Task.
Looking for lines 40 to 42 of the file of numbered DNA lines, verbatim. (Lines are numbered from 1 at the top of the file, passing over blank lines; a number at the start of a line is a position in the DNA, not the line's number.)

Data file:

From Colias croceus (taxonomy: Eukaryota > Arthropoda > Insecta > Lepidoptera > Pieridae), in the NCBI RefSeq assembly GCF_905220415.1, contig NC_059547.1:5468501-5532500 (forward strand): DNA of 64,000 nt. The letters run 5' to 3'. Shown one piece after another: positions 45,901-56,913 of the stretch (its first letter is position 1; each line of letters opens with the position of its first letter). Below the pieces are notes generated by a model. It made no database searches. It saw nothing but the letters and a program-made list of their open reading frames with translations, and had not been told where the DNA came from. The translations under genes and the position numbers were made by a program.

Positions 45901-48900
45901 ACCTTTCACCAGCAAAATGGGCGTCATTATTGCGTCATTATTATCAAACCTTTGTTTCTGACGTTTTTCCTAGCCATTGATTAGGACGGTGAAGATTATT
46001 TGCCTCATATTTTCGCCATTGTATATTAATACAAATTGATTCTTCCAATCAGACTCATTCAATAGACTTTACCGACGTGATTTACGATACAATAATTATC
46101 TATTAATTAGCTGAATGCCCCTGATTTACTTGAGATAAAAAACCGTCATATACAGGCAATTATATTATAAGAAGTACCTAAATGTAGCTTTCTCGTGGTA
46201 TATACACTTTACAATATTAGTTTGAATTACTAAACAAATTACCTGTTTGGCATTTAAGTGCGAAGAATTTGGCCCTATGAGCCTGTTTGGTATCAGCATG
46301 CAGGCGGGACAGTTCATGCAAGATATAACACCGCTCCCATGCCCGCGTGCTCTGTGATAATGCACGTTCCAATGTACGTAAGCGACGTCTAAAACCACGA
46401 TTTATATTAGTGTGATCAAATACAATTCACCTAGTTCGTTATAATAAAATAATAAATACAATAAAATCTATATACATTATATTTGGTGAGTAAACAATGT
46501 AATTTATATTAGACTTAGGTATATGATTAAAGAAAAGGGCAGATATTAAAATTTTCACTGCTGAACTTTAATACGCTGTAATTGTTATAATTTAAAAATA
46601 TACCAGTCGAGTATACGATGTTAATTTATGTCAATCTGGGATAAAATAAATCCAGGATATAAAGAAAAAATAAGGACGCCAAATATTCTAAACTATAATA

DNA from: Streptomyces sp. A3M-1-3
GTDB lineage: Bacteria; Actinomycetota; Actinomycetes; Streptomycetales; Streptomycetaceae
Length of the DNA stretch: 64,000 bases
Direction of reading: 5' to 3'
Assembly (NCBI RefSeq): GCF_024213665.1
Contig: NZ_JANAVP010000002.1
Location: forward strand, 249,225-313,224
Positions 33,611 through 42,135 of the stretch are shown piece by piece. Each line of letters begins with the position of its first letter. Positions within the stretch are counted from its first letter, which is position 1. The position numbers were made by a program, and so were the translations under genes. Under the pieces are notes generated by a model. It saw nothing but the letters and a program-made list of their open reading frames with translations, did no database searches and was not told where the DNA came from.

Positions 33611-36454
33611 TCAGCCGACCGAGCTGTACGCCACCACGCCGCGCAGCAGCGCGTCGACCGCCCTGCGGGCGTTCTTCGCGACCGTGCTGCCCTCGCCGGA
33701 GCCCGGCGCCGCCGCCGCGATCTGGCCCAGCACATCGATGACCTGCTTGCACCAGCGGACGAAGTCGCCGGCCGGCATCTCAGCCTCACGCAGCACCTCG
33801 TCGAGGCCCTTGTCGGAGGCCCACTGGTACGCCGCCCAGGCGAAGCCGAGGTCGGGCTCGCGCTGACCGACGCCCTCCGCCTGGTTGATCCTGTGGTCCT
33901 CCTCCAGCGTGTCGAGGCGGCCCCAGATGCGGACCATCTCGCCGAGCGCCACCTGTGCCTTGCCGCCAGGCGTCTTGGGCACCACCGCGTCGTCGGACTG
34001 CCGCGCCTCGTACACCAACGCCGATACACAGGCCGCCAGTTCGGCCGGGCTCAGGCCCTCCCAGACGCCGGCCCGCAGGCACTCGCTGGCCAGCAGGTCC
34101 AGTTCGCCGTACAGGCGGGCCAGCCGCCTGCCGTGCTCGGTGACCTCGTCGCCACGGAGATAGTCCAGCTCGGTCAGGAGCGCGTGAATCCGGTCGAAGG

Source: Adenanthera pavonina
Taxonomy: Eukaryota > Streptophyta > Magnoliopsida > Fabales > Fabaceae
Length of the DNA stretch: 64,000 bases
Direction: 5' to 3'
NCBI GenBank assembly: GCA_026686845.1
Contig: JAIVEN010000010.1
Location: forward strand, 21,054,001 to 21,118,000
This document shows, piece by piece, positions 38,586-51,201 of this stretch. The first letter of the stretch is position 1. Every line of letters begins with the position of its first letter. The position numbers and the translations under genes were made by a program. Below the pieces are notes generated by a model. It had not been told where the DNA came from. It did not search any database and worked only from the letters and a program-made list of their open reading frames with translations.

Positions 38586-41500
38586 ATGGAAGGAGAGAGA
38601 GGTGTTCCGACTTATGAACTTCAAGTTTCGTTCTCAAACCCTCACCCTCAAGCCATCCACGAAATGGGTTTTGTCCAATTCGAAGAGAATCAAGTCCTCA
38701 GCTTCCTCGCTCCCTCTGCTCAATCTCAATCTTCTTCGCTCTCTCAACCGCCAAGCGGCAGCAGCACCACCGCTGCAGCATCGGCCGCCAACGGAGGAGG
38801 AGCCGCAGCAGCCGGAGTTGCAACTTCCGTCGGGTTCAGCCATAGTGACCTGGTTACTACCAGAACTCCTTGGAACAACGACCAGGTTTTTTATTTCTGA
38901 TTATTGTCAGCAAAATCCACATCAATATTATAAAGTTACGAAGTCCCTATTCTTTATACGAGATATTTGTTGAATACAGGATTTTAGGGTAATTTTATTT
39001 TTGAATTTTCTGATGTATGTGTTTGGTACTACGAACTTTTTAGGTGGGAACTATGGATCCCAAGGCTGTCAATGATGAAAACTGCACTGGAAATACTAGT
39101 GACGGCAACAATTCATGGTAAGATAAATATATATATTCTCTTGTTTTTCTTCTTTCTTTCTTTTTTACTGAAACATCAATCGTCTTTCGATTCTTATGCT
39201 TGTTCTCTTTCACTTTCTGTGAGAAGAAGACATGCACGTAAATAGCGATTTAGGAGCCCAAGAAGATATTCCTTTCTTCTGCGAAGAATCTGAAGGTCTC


39001 TTGAATTTTCTGATGTATGTGTTTGGTACTACGAACTTTTTAGGTGGGAACTATGGATCCCAAGGCTGTCAATGATGAAAACTGCACTGGAAATACTAGT
39101 GACGGCAACAATTCATGGTAAGATAAATATATATATTCTCTTGTTTTTCTTCTTTCTTTCTTTTTTACTGAAACATCAATCGTCTTTCGATTCTTATGCT
39201 TGTTCTCTTTCACTTTCTGTGAGAAGAAGACATGCACGTAAATAGCGATTTAGGAGCCCAAGAAGATATTCCTTTCTTCTGCGAAGAATCTGAAGGTCTC